This is part of IEEE Spectrum’s Special Report: Why Mars? Why Now?
Fifty years ago, the space economy consisted almost entirely of a Soviet budget that paid for Sputnik and a second one for a newly formed U.S. agency, NASA. According to Space Report 2009, compiled by the Space Foundation, in Colorado Springs, 13 governments spent US $83 billion last year on space, with the United States accounting for four-fifths of that amount. By itself, NASA outspent the other 12 countries taken together, and the U.S. Department of Defense spent even more—quite a bit more, in fact.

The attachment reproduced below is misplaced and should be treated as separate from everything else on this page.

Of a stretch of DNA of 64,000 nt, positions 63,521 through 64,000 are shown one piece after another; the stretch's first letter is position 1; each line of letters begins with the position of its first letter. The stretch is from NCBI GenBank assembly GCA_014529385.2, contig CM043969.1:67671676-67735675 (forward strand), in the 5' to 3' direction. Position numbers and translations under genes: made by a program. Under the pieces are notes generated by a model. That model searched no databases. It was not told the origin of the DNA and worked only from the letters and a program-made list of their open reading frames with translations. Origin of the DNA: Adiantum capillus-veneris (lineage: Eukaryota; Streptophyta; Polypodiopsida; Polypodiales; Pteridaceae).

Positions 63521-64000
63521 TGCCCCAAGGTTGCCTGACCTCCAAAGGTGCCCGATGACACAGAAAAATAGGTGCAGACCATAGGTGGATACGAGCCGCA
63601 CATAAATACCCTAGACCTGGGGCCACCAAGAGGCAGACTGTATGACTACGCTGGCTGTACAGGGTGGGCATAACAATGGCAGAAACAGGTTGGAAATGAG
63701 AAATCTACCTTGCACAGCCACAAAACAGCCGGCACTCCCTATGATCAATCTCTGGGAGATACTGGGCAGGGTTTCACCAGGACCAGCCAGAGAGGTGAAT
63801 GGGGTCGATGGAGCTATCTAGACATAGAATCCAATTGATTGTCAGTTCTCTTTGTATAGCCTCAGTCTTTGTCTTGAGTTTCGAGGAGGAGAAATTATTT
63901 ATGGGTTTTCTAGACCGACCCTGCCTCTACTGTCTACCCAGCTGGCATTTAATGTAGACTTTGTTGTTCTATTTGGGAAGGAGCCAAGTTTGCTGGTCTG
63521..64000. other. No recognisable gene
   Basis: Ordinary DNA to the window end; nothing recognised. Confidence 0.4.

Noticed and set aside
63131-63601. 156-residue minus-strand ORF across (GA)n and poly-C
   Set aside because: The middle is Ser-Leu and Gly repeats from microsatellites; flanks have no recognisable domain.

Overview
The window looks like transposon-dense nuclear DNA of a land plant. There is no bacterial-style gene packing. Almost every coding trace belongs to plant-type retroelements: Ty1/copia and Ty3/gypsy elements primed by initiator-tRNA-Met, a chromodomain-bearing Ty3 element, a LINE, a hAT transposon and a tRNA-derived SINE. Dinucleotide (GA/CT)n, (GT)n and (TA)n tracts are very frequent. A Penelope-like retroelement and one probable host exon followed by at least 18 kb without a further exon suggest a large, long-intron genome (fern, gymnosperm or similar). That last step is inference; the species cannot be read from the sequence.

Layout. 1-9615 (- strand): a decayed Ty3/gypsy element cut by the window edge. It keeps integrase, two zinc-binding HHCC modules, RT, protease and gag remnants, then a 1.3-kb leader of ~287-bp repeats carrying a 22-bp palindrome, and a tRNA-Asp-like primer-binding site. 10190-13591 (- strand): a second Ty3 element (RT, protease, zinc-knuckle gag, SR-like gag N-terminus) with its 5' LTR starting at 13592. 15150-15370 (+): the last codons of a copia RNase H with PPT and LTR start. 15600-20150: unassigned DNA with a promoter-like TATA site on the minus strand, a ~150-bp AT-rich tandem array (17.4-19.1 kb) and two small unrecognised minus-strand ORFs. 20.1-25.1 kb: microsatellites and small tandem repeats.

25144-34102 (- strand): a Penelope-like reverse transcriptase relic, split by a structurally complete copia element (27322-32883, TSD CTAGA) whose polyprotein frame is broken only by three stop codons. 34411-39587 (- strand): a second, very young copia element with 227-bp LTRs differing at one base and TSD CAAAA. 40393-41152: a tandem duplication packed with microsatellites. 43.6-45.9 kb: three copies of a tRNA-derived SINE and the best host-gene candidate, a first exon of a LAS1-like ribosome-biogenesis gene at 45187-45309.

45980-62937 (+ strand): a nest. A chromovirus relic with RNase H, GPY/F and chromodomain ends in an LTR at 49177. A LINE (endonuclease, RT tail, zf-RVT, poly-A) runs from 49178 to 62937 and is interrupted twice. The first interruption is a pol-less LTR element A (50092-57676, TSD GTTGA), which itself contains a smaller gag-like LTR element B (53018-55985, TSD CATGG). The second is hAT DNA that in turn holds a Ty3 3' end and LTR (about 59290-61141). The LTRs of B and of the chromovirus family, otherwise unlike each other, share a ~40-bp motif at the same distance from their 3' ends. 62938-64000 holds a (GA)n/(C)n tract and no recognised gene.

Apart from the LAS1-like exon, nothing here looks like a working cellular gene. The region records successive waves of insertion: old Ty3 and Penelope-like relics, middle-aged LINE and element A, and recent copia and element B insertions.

Yet for every dollar governments spent, corporations spent two. A little over half of that commercial spending was on satellite services, mainly direct-to-home television; most of the rest went to infrastructure.
None of that commercial activity would exist if we couldn’t get the satellites up into space, though, and on that score, the Russians, as they were in the late 1950s, are the clear leaders. Of the 106 commercial launches made in the past five years, the erstwhile Soviets accounted for 45.
For more articles, go to Special Report: Why Mars? Why Now?